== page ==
The pagans angrily fell upon the holy apostle, they beat him, dragged him along the ground, and finally, they stoned him. Saint Timothy’s martyrdom occurred in the year 93.

In the fourth century the holy relics of Saint Timothy were transferred to Constantinople and placed in the church of the Holy Apostles near the tombs of Saint Andrew (November 30) and Saint Luke (October 18). The Church honors Saint Timothy as one of the Apostles of the Seventy.

In Russian practice, the back of a priest’s cross is often inscribed with Saint Paul’s words to Saint Timothy: “Be an example to the believers in speech and conduct, in love, in faith, in purity” (1 Tim. 4:12).

Monkmartyr Anastasius the Persian

Commemorated on January 22

The Monk Martyr Anastasius the Persian was the son of a Persian sorcerer named Bavi. As a pagan, he had the name Magundates and served in the armies of the Persian emperor Chozroes II, who in 614 ravaged the city of Jerusalem and carried away the Life-Creating Cross of the Lord to Persia.

Great miracles occurred from the Cross of the Lord, and the Persians were astonished. The heart of young Magundates was inflamed with the desire to learn more about this sacred object. Asking everyone about the Holy Cross, the youth learned that upon it the Lord Himself was crucified for the salvation of mankind. He became acquainted with the truths of the Christian Faith in the city of Chalcedon, where the army of Chozroes was for a certain while. He was baptized with the name Anastasius, and then became a monk and spent seven years in one of the Jerusalem monasteries, living an ascetical life.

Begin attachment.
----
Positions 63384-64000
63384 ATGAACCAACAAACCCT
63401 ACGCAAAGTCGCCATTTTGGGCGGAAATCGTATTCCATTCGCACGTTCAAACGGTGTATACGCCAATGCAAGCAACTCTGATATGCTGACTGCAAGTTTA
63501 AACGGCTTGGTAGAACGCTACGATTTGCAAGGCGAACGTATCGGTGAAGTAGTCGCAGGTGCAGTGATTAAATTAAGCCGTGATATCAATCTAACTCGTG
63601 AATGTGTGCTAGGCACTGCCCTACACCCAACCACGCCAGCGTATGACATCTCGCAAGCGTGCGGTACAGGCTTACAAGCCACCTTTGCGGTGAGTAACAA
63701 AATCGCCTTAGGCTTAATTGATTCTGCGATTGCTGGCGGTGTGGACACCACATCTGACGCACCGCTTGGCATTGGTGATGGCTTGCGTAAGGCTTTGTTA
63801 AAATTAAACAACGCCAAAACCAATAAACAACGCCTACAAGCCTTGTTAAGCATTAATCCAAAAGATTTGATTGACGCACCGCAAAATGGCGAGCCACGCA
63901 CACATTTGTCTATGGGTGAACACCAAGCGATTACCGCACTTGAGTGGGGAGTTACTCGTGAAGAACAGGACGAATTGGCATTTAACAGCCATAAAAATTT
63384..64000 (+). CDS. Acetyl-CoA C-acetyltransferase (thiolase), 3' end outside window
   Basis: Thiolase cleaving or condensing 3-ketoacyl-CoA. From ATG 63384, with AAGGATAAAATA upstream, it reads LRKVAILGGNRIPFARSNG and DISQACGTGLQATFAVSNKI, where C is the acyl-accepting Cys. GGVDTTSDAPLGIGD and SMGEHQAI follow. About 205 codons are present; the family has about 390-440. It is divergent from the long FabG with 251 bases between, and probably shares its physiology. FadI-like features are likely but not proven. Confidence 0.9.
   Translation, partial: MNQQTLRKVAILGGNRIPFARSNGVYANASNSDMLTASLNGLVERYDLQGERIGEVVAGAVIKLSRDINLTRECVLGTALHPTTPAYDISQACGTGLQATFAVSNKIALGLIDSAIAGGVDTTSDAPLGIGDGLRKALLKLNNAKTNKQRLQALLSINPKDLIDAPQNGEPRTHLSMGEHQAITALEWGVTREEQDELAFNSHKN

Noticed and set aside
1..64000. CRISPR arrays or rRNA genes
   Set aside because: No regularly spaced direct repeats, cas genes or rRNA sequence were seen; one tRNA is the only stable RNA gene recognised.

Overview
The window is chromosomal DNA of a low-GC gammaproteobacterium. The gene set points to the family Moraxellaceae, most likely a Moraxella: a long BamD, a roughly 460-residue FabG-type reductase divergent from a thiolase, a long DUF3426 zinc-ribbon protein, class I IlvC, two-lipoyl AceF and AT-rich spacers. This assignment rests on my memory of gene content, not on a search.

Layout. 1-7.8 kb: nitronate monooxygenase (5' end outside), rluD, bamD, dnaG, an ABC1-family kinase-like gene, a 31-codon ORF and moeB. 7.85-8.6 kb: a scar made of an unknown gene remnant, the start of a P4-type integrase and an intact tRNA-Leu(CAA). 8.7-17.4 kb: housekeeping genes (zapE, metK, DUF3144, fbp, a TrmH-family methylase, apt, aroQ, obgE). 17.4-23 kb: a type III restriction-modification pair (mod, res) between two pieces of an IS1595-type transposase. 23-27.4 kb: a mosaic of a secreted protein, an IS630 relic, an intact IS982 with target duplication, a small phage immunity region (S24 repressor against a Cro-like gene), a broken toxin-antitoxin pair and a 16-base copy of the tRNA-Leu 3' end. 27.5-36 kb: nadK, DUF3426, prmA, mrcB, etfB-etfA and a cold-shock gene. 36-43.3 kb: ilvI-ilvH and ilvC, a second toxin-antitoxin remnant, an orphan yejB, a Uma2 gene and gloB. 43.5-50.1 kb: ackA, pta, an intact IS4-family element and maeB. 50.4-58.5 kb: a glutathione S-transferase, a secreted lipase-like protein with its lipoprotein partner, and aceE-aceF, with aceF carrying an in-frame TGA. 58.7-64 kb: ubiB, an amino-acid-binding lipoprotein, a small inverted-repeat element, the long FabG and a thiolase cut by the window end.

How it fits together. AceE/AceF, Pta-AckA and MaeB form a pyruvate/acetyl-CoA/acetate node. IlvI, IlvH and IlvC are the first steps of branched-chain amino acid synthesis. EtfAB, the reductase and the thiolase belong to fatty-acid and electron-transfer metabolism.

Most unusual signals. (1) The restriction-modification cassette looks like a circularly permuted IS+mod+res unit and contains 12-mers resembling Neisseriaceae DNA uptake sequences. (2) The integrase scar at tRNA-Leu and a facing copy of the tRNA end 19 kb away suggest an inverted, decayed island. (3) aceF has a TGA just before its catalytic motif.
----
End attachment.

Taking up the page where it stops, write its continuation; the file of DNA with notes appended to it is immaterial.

Reading the Lives of the holy martyrs, Saint Anastasius was inspired with the desire to imitate them. A mysterious dream, which he had on Great and Holy Saturday, the day before the Resurrection of Christ, urged him to do this.

Having fallen asleep after his daily tasks, he beheld a radiant man giving him a golden chalice filled with wine, who said to him, “Take this and drink.” Draining the chalice, he felt an ineffable delight. Saint Anastasius then realized that this vision was his call to martyrdom.

He went secretly from the monastery to Palestinian Caesarea. There he was arrested for being a Christian, and was brought to trial. The governor tried in every way to force Saint Anastasius to renounce Christ, threatening him with tortures and death, and promising him earthly honors and blessings. The saint, however, remained unyielding. Then they subjected him to torture: they beat him with rods, they lacerated his knees, they hung him up by the hands and tied a heavy stone to his feet, they exhausted him with confinement, and then wore him down with heavy work in the stone quarry with other prisoners.

Finally, the governor summoned Saint Anastasius and promised him his freedom if he would only say, “I am not a Christian.” The holy martyr replied, “I will never deny my Lord before you or anyone else, neither openly nor even while asleep. No one can compel me to do this while I am in my right mind.” Then by order of the emperor Chozroes, Saint Anastasius was strangled, then beheaded. After the death of Chozroes, the relics of the Monk Martyr Anastasius were transferred to Palestine, to the Anastasius monastery.

Announcements for January


Tuesday, January 24 – Blessed Xenia of St Petersburg,

    Divine Liturgy, 9:00 a.m.